Russia’s ambassador to NATO, Alexander Grushko, condemned the NATO build-up and warned of a new arms race. He stated in an interview with Die Welt, “The Europeans’ defence spending alone is four times higher than Russia’s budget.” There is “a very dangerous trend towards the militarisation of international relations.” This could “lead to a new arms race.”
Grushko sharply criticised the stationing of NATO troops in Eastern Europe and announced countermeasures. “With these military steps and build-ups on its Eastern flank, NATO is creating a new security environment which we cannot ignore and will respond to with our own military forces.”
Grushko’s remarks underscore that the government of President Vladimir Putin has no progressive answer to the NATO offensive. It defends the interests of a capitalist oligarchy that enriched itself through the theft of state property following the dissolution of the Soviet Union by the Stalinist bureaucracy. The Russian government responds to imperialist aggression with its own military countermeasures, thereby increasing the war danger.
The regime in Moscow opposes any step to unite the working class in Europe and around the world against the imperialist warmongers. Instead, it begs for a deal with the imperialist powers. “We have clearly said that we are willing to cooperate with anyone wanting to contribute to our joint struggle against terrorism,” Grushko noted. There was ultimately a “joint goal” of eliminating ISIS in Syria and Iraq.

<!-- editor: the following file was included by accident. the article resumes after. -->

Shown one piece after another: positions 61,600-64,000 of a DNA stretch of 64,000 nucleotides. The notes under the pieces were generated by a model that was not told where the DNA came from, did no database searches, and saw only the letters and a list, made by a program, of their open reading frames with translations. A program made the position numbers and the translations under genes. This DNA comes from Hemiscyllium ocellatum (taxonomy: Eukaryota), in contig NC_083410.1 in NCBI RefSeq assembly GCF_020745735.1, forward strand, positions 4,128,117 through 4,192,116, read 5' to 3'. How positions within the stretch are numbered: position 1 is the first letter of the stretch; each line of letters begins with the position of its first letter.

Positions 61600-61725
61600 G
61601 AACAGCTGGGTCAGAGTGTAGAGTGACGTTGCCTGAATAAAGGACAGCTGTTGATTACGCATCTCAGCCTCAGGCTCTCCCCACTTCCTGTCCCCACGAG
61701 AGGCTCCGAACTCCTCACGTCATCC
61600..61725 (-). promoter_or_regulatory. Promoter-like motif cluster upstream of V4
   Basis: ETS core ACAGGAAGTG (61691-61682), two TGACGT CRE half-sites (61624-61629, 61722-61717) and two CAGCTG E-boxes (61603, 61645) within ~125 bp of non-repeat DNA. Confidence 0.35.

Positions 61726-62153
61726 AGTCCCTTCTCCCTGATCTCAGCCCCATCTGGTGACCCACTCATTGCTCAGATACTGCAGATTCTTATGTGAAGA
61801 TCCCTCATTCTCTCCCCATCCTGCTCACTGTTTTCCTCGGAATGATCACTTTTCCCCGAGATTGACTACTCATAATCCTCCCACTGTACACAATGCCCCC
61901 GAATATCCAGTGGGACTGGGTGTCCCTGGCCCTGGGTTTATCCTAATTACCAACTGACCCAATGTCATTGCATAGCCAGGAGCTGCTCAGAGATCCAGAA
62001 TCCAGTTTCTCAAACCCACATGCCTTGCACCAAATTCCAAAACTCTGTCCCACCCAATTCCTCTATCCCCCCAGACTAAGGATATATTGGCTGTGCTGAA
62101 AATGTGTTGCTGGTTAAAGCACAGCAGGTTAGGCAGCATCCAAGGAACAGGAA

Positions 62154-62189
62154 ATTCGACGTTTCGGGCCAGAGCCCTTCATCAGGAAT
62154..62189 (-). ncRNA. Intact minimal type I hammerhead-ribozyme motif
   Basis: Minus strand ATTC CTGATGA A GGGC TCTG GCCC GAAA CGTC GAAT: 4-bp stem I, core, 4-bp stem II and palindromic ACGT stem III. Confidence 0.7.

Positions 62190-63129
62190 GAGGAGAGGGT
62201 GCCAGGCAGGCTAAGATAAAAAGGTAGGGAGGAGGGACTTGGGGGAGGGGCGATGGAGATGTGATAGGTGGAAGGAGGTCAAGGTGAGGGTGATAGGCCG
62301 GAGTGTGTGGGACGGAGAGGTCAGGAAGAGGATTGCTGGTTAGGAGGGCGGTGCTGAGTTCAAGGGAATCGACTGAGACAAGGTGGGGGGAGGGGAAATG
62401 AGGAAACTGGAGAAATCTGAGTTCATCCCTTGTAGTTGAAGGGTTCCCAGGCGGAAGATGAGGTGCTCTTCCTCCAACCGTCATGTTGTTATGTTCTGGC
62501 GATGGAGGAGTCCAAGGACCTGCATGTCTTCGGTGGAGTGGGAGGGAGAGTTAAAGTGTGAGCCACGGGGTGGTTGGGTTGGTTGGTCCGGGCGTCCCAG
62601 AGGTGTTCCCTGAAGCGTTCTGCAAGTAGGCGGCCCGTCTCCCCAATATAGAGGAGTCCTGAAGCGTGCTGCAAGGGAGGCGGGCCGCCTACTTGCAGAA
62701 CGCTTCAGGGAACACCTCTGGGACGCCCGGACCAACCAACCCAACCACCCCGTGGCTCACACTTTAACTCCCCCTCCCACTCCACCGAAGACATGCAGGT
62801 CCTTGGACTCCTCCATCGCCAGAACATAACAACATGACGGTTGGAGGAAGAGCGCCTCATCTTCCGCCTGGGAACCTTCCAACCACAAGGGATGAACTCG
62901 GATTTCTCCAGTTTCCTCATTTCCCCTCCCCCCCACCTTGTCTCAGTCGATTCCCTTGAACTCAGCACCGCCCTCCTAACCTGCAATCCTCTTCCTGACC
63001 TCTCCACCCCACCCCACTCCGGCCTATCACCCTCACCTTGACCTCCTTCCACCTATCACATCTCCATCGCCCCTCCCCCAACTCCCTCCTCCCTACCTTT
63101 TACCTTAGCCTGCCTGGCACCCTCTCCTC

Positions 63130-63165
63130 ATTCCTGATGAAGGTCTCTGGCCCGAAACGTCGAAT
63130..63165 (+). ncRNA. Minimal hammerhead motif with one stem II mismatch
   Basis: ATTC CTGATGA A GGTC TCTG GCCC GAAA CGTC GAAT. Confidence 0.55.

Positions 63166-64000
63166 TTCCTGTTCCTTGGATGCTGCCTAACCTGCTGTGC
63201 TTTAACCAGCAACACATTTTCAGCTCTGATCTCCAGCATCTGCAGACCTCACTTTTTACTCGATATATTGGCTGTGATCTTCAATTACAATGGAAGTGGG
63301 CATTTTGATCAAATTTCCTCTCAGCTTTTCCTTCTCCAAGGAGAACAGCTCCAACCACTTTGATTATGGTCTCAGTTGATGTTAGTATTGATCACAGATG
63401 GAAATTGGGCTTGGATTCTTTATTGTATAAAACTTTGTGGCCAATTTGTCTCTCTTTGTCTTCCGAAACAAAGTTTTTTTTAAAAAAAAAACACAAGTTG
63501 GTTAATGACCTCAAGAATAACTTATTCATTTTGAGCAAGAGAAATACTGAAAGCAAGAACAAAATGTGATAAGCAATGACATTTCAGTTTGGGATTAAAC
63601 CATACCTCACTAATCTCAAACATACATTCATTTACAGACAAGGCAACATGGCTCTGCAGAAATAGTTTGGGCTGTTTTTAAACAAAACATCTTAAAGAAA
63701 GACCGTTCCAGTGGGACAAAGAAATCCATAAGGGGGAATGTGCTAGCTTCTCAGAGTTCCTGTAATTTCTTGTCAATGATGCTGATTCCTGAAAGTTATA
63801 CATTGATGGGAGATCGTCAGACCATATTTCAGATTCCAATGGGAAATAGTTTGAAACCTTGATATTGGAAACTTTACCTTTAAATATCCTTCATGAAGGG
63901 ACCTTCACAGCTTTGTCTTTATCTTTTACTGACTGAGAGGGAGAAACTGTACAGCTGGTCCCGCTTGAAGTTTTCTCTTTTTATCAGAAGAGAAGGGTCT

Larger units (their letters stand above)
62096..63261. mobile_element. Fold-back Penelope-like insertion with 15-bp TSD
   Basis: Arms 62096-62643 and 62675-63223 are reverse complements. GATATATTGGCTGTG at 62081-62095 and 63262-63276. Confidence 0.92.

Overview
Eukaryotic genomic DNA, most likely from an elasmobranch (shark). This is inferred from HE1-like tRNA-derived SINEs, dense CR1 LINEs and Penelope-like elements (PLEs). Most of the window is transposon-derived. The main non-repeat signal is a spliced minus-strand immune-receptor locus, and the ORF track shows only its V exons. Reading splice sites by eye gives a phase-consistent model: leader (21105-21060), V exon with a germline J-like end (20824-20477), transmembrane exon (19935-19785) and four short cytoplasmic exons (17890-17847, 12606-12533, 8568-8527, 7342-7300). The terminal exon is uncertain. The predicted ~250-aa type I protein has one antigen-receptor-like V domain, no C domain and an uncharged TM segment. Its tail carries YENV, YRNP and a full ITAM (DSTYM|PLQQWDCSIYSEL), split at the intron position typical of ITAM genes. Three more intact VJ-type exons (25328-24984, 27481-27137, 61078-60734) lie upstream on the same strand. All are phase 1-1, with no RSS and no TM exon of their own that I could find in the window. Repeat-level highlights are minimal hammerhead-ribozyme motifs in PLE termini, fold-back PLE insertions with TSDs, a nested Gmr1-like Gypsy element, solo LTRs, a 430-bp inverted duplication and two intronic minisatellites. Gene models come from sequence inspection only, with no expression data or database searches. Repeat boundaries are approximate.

The real goal of the imperialist powers is not to defeat ISIS, but to topple the regime of Bashar al-Assad and establish a puppet regime in Damascus. Their military intervention in Syria and Iraq is moreover part of a much broader struggle for the redivision of the energy-rich Middle East and the entire world, which is also intensifying the conflicts between the imperialist powers.
Stoltenberg indicated that the European powers were not rearming in response to US demands, but were increasingly pursuing their own economic and geostrategic interests. “I welcome the strong focus from President Trump on defence spending and burden sharing,” said Stoltenberg. But it could not simply be about “doing the US a favour.” Instead, these efforts are bound up with the interests of the alliance partners, Stoltenberg continued.
In the lead-up to the G-20 summit, Germany in particular is working to pursue these “interests” increasingly in opposition to the United States. Yesterday’s government statement by German Chancellor Angela Merkel (CDU) in parliament was a barely concealed attack on the US and was presented by the media as a “challenge to Donald Trump.”